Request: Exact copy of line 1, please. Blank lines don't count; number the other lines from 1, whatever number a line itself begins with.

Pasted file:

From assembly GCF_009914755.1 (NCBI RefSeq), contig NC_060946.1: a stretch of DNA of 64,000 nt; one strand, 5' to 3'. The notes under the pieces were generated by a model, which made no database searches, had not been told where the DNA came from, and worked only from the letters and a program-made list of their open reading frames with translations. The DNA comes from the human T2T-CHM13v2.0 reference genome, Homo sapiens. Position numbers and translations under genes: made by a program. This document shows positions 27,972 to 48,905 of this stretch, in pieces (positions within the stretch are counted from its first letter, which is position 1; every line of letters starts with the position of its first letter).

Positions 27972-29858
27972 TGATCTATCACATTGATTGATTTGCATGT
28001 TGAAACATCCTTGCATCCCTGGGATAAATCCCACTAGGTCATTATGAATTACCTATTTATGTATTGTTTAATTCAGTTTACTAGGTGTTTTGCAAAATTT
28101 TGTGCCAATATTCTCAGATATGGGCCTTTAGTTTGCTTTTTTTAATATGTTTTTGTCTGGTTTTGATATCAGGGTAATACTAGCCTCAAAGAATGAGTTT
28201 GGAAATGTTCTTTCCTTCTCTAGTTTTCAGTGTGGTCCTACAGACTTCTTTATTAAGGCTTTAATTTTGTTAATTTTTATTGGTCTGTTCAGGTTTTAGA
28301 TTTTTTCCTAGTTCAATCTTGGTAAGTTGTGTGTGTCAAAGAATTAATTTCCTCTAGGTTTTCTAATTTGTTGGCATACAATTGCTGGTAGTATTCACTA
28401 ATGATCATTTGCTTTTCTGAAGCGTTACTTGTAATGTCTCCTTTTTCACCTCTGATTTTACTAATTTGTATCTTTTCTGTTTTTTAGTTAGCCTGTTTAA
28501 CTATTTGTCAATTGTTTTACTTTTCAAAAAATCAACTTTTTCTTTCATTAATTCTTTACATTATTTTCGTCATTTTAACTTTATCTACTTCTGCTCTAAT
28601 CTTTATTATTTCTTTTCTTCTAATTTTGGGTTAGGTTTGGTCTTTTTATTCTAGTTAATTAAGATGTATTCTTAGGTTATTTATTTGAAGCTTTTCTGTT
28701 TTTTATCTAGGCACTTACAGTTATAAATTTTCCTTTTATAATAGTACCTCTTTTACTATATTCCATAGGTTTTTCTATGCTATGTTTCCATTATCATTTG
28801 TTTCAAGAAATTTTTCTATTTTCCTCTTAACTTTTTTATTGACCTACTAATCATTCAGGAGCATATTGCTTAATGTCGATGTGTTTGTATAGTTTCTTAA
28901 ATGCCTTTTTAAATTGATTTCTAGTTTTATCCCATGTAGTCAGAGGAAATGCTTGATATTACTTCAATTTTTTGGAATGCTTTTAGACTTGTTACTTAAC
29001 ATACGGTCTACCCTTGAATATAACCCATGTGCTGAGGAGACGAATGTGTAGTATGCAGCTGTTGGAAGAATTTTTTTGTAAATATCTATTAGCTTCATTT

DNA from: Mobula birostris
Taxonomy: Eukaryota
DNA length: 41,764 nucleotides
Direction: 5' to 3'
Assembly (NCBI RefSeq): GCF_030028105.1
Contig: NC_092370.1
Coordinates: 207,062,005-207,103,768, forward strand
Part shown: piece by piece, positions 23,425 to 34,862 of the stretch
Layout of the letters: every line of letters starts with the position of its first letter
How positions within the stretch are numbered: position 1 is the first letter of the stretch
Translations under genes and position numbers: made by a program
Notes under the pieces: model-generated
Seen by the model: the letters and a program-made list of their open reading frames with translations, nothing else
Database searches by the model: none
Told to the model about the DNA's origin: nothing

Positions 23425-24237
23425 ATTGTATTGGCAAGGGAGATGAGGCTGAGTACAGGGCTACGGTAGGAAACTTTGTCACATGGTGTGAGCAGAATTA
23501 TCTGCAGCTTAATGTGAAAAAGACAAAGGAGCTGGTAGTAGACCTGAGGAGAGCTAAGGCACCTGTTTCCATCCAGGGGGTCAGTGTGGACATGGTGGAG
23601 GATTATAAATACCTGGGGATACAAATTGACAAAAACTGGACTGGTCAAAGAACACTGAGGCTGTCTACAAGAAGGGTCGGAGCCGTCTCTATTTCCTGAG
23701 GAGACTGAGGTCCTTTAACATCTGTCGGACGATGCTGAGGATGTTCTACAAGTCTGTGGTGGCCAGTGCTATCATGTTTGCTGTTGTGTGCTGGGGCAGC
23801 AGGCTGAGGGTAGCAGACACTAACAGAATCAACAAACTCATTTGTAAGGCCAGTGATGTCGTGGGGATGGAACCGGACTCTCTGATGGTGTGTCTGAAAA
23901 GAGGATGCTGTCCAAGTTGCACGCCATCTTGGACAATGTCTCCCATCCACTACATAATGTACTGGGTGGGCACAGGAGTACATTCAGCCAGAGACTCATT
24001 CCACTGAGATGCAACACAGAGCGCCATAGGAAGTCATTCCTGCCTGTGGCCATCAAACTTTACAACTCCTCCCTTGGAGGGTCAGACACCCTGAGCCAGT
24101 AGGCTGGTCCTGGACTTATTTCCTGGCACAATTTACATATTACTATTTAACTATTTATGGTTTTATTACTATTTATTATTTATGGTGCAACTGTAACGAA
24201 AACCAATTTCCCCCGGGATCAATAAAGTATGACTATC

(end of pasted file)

From assembly GCF_009914755.1 (NCBI RefSeq), contig NC_060946.1: a stretch of DNA of 64,000 nt; one strand, 5' to 3'. The notes under the pieces were generated by a model, which made no database searches, had not been told where the DNA came from, and worked only from the letters and a program-made list of their open reading frames with translations. The DNA comes from the human T2T-CHM13v2.0 reference genome, Homo sapiens. Position numbers and translations under genes: made by a program. This document shows positions 27,972 to 48,905 of this stretch, in pieces (positions within the stretch are counted from its first letter, which is position 1; every line of letters starts with the position of its first letter).